21. Timelines: This case was initiated on 01.02.2016 and the investigation was to be concluded by 31.01.2017 (12 months’ normal timeline). However, two extensions of 3 months each were sought from the Department of Revenue wherein the timeline was revised to 30.04.2017 and 30.07.2017 respectively. Thus, the case had reached the maximum allowed timeline of 18 months. The broad timelines in this case are as under:

Particulars Timelines
Date of Initiation 01-Feb-16
First Public Hearing 07-Sep-16
Visit for Domestic Verification 16-Sep-16
First Visit for Exporter Verification 17-Oct-16
First meeting of DI with DA for representation 22-Nov-16
Second Visit for Exporter Verification 28-Nov-16
Second Public Hearing 16-Dec-16
First Extension of 3 months from TRU sought and received on 23-Dec-16
Expiry of 12 months from Initiation 31-Jan-17
Second Extension of 3 months from TRU sought and received on 06-Apr-17
Second meeting of DI with DA for representation 27-Apr-17
Expiry date of 15 months after First Extension from TRU 30-Apr-17
Third Public Hearing 03-May-17
Date of Disclosure Statement 10-Jul-17
Date of Final Finding 28-Jul-17
Expiry date of 18 months after Second Extension from TRU 30-Jul-17
Date of Customs Notification for the Final Finding 30-Aug-17
Date of CESTAT Order 13-Mar-18
Date of receipt of CESTAT Order in the office of DA 03-Apr-18
Fourth Public Hearing pursuant to CESTAT Order 09-Apr-18
Last Date of Final Finding pursuant to CESTAT Order 29-May-18

22. Disclosure Statement and comments thereon: The disclosure statement was issued to all the interested parties
including the DI on 10.07.2017 in the said case.The relevant facts (post-disclosure) are as under:

(a) Post-disclosure comments by the DI:For the first time since initiation of this case on 01.02.2016, the DI brought before the Authority the concerned ‘weight issue’ in its post-disclosure comments in July-2017 (i.e. in the 18th month of the initiation).The relevant extracts from para 129 of the FF are as under:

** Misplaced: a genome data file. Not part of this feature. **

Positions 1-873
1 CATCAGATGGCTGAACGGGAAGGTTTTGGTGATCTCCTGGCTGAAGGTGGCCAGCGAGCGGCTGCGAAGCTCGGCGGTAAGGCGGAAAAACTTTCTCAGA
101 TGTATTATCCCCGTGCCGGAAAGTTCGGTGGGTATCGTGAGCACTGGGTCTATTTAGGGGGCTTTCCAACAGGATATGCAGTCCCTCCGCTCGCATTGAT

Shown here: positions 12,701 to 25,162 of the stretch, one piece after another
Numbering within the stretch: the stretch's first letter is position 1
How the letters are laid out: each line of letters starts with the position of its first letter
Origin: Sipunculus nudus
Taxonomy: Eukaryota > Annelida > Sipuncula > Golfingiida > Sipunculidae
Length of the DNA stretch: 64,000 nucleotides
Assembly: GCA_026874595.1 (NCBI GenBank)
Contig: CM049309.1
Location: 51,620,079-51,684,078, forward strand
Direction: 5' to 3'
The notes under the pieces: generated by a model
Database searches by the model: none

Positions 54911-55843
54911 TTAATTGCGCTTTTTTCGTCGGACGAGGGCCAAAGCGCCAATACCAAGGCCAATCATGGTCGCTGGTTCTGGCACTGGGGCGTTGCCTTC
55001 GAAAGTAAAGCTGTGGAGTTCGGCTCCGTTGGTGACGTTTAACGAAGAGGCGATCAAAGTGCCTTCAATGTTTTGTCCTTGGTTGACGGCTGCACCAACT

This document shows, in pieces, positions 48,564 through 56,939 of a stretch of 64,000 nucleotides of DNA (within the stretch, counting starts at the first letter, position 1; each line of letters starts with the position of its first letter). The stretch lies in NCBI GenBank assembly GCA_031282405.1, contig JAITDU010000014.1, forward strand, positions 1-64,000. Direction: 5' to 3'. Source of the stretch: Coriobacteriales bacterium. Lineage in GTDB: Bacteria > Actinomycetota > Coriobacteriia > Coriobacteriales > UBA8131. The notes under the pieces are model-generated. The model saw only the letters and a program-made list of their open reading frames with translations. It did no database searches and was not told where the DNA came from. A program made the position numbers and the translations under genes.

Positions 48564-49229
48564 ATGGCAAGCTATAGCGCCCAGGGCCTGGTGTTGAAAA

ii. To facilitate a fair comparison, the PCN devised and regrouped and rationalized by the Authority. Petitioner does not have reservation on such grouping, it needs to be recognized that the petitioner has sold the product in unfinished form whereas product has been imported in finished form.

iii.The weight of the products is required to be considered on one uniform basis in order to undertake apple-to-apple comparison for the purpose of injury margin. Mere addition of finished costs to the NIP of the domestic industry is insufficient for the purpose. The weight associated are also required to be taken into account.

v. Dumping margin and injury margin determined by the Authority in disclosure statement is significantly lower than what has been determined by domestic industry.

(b) After the post-disclosure comments received from the DI, the investigation team discussed this issue at length before the Final Findingon the file.

(c) The Investigating Officer in the case examined the issue vide page N/44 to N/45 in the file.

(d) Thereafter the DA sought comments from the Costing Officer/ Principal Adviser Cost (PAC) in the case. The comments given by the later on the file vide page N/45 to N/46 are reproduced as under:

(i) The contention of DI can be examine only after studying the exporters practices. First of all, it is clarified that product is priced on per piece basis as actual weight of the finished product is not relevant for raising export invoice. The weight provided in the appendix 2 by exporter was cross checked from the packing list, is the weight declared by the exporter is the custom authorities and accepted by them seems to have meaning and can not be rejected until the Authority has some other contrary ground.

(ii) It is also to state that DI has supplied machined PUC to a handful domestic buyers. An attempt was made to compare weight of the same article quoted by exporters in their packing list. The result was as under:-

Parts of the PUC Weight given by Domestic Weight given by Jiangsu Weight given by Yeong
Industry Faw Chen
(in Kg per piece) (in Kg per piece) (in Kg per piece)
Hub *** *** ***
Mainframe *** ***
Variance – Hub 3.9% 1.85%
Variance – Mainframe 0.26%

(iii) From the above, it is evident that the basis of indicating weight in the packing list of exporters and data given by DI is by and large the same and changing the weight claimed by exporter, duly verified by the DGAD team from the packing list, declaration made before custom authority and accepted by them will not be appropriate especially when there is no wide variance.